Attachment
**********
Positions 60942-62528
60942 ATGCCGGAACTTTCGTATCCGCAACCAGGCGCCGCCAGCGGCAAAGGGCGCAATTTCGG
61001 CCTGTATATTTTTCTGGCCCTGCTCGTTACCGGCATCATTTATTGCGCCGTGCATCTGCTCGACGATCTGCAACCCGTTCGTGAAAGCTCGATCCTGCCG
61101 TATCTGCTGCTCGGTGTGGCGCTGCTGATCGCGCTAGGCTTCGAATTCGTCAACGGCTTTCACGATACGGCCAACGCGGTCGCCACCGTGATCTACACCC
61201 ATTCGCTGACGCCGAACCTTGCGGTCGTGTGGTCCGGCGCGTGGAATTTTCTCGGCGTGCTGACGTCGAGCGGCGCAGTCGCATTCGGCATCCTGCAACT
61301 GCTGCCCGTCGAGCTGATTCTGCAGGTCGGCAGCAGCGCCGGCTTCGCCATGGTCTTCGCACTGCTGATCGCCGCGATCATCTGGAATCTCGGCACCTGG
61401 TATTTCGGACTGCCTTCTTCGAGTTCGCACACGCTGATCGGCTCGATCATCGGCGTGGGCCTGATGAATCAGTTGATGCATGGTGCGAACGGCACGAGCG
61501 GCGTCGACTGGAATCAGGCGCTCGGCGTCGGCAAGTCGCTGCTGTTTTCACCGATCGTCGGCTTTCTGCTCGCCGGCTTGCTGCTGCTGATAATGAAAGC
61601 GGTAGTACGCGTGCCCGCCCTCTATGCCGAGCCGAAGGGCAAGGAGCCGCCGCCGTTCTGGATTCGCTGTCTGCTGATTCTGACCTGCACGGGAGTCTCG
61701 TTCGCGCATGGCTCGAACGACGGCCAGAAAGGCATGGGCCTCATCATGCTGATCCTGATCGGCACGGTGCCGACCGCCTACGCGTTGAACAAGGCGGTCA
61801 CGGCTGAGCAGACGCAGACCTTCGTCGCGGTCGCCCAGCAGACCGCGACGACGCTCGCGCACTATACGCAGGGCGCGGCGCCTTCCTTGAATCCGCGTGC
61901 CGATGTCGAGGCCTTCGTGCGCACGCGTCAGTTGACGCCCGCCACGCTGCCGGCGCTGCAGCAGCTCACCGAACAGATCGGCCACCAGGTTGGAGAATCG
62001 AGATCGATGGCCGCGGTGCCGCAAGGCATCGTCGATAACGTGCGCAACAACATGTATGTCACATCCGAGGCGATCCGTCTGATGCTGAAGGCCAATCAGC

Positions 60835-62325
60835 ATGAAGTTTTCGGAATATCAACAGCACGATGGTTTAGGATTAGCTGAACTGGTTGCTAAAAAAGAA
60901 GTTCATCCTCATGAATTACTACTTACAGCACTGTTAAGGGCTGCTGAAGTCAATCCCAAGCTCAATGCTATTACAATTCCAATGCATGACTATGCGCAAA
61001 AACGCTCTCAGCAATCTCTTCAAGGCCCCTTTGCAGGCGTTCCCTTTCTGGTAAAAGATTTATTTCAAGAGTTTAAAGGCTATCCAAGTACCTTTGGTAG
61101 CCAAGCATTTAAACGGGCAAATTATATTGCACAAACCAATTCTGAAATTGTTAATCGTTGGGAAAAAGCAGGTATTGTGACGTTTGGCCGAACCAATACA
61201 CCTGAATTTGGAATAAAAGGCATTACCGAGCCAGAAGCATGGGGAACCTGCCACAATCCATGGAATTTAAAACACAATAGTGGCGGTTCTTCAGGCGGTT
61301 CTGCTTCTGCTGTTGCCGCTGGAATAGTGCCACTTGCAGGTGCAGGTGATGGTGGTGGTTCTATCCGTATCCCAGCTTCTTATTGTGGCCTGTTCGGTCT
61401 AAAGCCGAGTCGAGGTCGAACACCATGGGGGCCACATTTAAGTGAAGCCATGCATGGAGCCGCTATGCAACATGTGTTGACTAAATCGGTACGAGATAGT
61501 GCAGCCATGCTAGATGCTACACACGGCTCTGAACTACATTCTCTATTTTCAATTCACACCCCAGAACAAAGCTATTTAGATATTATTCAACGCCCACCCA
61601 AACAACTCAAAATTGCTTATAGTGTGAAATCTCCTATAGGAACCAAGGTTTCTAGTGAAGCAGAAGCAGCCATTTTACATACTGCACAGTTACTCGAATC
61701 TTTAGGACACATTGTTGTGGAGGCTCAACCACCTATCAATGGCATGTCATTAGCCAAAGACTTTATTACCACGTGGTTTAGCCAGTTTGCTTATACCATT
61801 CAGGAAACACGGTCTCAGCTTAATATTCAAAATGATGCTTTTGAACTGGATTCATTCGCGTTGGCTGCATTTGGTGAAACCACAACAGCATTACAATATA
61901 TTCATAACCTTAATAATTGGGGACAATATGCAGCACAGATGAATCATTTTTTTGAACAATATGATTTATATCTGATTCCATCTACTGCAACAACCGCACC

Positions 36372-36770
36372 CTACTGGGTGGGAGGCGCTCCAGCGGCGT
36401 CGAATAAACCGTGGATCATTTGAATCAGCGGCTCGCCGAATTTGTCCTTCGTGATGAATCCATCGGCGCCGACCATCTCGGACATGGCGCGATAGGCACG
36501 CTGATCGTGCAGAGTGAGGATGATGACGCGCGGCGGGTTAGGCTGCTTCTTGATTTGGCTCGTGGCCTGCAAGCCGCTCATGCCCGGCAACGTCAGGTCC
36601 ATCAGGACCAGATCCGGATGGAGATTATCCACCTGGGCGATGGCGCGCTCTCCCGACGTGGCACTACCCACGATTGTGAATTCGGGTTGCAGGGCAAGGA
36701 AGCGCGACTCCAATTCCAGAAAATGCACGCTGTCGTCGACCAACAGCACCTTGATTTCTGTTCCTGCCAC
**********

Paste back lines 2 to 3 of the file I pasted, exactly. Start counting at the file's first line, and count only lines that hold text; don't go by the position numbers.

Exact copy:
60942 ATGCCGGAACTTTCGTATCCGCAACCAGGCGCCGCCAGCGGCAAAGGGCGCAATTTCGG
61001 CCTGTATATTTTTCTGGCCCTGCTCGTTACCGGCATCATTTATTGCGCCGTGCATCTGCTCGACGATCTGCAACCCGTTCGTGAAAGCTCGATCCTGCCG